AquaGen study finds selective breeding could double Norway salmon production by 2050

Published on
December 1, 2022
A salmon farm in Norway.

New research released by genomics company AquaGen has found Norwegian aquaculture production could be significantly increased through more-selective breeding techniques.

A new paper, titled "The power of genetics" and published in the journal Aquaculture, quantified the benefits of achieving rapid growth in Atlantic salmon. The study used a “common garden experiment” eggs from females representing present-day farmed salmon were fertilized from cryo-preserved milt from males of multiple generations to identify the gains in growth rate over the last few decades.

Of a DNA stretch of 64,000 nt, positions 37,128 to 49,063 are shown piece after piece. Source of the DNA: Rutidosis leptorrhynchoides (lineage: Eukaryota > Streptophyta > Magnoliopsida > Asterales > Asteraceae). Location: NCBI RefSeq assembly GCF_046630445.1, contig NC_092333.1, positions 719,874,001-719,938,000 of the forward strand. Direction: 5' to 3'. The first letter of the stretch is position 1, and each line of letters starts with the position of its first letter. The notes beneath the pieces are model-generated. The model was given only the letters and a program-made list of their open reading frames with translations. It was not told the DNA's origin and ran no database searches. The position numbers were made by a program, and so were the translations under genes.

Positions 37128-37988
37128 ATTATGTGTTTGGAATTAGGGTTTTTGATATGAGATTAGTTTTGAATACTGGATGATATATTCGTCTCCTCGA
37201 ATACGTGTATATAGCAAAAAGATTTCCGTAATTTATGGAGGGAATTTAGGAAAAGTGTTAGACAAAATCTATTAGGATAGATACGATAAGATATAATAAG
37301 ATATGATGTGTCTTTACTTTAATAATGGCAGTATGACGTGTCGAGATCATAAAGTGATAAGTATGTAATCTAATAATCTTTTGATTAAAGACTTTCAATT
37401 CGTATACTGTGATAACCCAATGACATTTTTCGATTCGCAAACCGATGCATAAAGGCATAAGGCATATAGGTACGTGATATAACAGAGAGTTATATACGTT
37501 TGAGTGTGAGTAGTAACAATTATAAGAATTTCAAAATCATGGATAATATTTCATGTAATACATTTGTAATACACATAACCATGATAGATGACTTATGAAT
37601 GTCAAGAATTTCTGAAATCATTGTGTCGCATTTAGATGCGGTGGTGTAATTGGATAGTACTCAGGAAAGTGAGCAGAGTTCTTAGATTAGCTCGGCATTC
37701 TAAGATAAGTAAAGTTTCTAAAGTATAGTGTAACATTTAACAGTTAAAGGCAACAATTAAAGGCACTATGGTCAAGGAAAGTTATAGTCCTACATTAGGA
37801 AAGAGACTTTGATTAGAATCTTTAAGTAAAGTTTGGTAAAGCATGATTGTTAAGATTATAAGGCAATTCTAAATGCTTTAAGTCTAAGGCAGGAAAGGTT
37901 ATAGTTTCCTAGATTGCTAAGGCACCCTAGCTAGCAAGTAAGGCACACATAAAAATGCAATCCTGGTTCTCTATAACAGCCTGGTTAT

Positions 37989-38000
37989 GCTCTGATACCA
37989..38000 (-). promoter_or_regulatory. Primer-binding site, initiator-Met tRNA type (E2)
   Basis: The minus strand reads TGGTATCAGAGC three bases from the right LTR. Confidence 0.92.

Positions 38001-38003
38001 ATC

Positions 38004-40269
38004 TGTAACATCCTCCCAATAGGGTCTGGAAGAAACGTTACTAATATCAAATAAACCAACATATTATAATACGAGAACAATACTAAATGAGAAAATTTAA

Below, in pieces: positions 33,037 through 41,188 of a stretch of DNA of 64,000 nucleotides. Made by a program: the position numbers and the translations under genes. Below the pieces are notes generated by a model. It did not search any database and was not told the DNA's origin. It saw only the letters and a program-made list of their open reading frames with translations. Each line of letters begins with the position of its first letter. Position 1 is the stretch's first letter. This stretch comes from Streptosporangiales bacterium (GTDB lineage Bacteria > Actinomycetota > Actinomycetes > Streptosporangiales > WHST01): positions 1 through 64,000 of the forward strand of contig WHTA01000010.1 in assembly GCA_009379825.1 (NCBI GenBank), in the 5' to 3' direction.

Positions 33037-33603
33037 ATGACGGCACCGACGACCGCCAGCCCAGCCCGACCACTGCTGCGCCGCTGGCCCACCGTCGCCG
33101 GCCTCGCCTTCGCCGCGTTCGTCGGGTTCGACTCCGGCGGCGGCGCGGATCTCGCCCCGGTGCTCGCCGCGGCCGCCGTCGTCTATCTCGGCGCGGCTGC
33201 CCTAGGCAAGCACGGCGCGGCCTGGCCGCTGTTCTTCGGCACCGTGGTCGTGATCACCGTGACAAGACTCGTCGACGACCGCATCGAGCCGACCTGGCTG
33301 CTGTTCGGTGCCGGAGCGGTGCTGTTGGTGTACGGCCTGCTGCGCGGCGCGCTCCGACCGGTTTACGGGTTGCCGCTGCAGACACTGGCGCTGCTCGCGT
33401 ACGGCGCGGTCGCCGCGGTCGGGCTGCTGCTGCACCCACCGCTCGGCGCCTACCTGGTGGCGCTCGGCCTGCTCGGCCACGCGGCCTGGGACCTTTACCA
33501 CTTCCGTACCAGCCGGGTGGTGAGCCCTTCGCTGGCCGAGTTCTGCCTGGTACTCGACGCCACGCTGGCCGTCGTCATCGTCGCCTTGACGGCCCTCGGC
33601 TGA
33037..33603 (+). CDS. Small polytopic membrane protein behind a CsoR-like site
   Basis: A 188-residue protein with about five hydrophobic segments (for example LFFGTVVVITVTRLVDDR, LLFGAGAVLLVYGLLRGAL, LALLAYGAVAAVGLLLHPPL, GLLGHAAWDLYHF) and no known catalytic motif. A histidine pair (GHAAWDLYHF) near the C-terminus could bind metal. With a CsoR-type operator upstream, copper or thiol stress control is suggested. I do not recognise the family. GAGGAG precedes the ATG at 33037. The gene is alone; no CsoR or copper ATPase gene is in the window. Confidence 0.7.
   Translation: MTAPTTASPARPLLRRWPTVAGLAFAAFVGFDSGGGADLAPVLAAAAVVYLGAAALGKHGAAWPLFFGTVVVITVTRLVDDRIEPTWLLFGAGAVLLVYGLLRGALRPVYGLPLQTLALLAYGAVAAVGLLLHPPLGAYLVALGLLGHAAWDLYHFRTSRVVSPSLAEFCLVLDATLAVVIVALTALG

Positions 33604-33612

Males from industry generation “zero,” harvested in the 1970s, was compared to generation “11,” harvested between 2017 and 2019. The study found that modern salmon grow at a significantly higher rate. AquaGen has been breeding salmon for over 40 years and has made genetic progress in terms of growth, health, disease resistance, survival, and quality in every generation, which has helped to optimise production and efficiency ... 

Photo courtesy of Andrey Armyagov/Shutterstock

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